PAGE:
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Saturday, January 21, 2017
BLACK AND BLUE IN WILLIAMSBURG: An Evening With Aaron, Cheryl, And The Spirited Presence Of A Legendary Few
Somewhere in the wintery wonderland of Brooklyn...
I've lived in Queens, New York all my life. Granted, I've been to four of the five boroughs but I've never seen much of the city in my time here, and it's one goal in my life that I hope to accomplish among others. Brooklyn is surely no exception here as I've traveled to it quite a few times in recent years; the last time I saw Brooklyn was when I went to a birthday party in Williamsburg in 2013, and before that, a New Years' Eve party for that year. And before that...well, I have no idea, probably a museum or a Circuit City when those existed but it was years ago and my head hurts trying to remember.
At current, I've been to Brooklyn twice this year. My first excursion was to a place called Pig Beach and while the food was okay, I still found myself a little depressed. I got there after an extensive walk from the Hoyt-Schermerhorn station in the cold dead of night during one of this year's snow storms. It was a pretty treacherous hike but not too terrible that I couldn't keep my pace, so I soldiered on and eventually found my bearings. I arrived to the place in the good company of eyes awkwardly staring in my direction, undoubtely as the people in front of the door were probably wondering just who the fuck I was - at least from my perspective anyway, and as I walked in, I pretty much knew that I was the only person that people didn't know in the crowd.
They looked like university students, and everyone was talking to each other. Couples were there, people were mingling and arm-in-arm, the music was on full blast with big screen TV's hoisted atop on the wall playing sports highlights and the like, the room was darkly lit with modest neon-lighting drawn largely from the entrance where the Pig Beach logo was, and it was all lively and mostly copasetic. I sat down and had some expensive spicy beef sausage hot dog-like thingimajiggy with radishes and stuff for like $9.00, and I killed it in less than a minute along with my cup of hot tea. It was pretty unceremonious, on top of the fact that I wasn't there with anyone, just present at the recommendation of a friend whose family owns it and I was adamantly about visiting.
I probably could have waited until a better, more time-friendly weekend to go out with someone, but I almost never have time for anything outside of work, sleeping and pooping and I had resigned to the fact that after a year of putting it off, if I didn't go that weekend, just days after my birthday to enjoy myself, I was never going to. Still, I was a little depressed about not having company, as much as it reminded me how much I enjoy sharing a meal with people. And when you're with really good people with whom you can vibe...Holy shit. I mean, seriously: Hole. Lee. Shit.
That's the basic sum-up of pretty much everytime I've met with the very people I've centralized my work and my fandom on for the better part of my life and going into the millenium thusfar. Every evening I've spent with stunt performers who either work here are have traveled to New York City for one reason or another has been met with laughter, levity, kindness, understanding, generosity, love and excitement - all of which encompass the biggest high I get each and everytime. I felt that high as I was writing this entry recalling Friday evening, a week after stuntman Aaron Toney arrived in town for work, and to say the least, meeting him was a challenge in and of itself.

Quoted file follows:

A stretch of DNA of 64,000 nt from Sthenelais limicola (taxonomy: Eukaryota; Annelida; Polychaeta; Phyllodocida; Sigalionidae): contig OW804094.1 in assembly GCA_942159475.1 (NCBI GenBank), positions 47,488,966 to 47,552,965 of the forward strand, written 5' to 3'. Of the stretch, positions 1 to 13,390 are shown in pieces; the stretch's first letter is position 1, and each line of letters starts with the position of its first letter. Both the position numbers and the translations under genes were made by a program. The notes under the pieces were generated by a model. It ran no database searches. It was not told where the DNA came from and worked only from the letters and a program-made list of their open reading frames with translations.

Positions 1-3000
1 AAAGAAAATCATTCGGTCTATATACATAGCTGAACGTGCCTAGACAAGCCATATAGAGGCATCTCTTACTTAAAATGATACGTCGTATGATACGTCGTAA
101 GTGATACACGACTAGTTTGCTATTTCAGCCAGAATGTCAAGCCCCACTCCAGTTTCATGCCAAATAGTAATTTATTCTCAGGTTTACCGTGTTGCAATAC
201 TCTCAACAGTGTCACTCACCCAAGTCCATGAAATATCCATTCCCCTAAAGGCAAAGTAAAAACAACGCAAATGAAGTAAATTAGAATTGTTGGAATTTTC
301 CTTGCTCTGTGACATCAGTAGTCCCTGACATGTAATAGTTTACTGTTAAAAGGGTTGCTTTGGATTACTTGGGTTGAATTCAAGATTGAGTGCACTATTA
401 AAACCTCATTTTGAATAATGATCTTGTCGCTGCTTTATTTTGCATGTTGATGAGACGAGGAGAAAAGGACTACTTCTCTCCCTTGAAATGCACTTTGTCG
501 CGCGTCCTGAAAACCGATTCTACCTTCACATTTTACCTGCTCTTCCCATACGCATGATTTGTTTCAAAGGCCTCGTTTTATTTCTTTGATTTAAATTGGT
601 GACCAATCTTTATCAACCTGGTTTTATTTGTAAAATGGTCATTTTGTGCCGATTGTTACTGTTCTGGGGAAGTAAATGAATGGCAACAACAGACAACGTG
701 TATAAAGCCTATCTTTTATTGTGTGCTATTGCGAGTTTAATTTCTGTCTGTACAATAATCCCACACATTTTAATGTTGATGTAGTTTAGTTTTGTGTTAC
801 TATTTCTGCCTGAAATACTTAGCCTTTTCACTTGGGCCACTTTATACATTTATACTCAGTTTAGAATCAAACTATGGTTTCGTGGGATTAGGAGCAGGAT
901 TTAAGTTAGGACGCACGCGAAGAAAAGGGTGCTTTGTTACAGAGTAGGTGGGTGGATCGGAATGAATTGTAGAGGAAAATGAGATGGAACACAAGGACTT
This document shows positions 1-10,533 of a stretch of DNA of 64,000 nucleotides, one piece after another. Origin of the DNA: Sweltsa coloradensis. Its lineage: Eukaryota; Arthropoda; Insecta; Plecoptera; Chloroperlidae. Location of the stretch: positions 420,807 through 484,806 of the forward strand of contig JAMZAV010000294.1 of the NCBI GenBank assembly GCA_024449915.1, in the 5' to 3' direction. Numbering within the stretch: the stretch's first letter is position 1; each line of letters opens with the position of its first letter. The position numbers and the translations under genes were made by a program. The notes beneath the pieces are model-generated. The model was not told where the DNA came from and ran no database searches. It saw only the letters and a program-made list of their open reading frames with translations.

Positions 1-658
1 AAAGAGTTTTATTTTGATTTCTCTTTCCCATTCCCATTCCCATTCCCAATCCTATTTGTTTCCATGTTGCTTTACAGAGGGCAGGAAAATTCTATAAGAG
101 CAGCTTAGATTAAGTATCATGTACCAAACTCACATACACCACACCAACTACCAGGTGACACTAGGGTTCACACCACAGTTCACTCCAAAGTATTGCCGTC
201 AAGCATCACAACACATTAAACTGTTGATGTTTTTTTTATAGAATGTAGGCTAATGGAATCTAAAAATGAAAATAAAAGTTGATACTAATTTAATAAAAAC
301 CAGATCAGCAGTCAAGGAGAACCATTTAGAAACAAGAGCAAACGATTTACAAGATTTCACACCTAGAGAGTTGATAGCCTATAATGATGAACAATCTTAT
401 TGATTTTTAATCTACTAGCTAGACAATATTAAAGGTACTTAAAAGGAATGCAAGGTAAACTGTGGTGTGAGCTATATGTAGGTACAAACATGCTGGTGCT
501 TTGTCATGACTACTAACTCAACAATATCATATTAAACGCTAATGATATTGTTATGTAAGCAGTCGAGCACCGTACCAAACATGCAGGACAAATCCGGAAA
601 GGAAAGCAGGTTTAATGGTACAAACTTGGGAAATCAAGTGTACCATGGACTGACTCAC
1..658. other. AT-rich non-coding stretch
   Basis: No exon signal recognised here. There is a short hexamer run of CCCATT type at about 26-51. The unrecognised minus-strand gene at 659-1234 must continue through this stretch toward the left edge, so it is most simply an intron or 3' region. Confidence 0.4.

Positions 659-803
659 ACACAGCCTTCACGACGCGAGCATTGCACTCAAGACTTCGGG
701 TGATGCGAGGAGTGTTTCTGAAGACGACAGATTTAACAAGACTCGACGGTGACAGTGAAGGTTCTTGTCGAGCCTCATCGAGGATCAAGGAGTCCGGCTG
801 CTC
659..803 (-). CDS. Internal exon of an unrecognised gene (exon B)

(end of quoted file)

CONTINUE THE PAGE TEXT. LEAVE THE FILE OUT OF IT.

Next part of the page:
Before the new year, I already planned on reuniting with German stunt man and filmmaker Can Aydin since Spring 2015; His latest film, Plan B, is on deck for release in Germany soon and indeed, an official trailer for it is just weeks away, if not days. With the calamity that was 2016 and all the hope for a better year thereafter, scheduling came into play between my work, and Can's own obligations as well and while we tried to make something happen for two weeks in a row, sadly any chance of a second reunion would not come to pass. He eventually ended up flying back to Germany to take care of some more business before landing in Canada to finish some more work on one of his next upcoming productions, the new action drama, On The Ropes.
Fortunately however, all may not be lost as he may hopefully be back in town this season soon. I shared this story with Aaron and more following our eventful first-ever greeting just outside a lovely place in Williamsburg called Samurai Mama. It's worth adding that when I got there, I immediately passed it as I was looking for it, only to end up doubling back as there was NO lighting outside, except for a few quiet shimmers of it from the windows. No big, bright sign or anything. Needless to say, I was relieved when I got to the entrance and stood and waited briefly for Aaron who, in all his ninja might and prowess, stepped out from my memory banks of yesteryear filled with long evenings of downloading .mpeg videos from the Zero Gravity and Bilang websites, and out from behind the exterior curtain of the restaurant, and directly in front of me.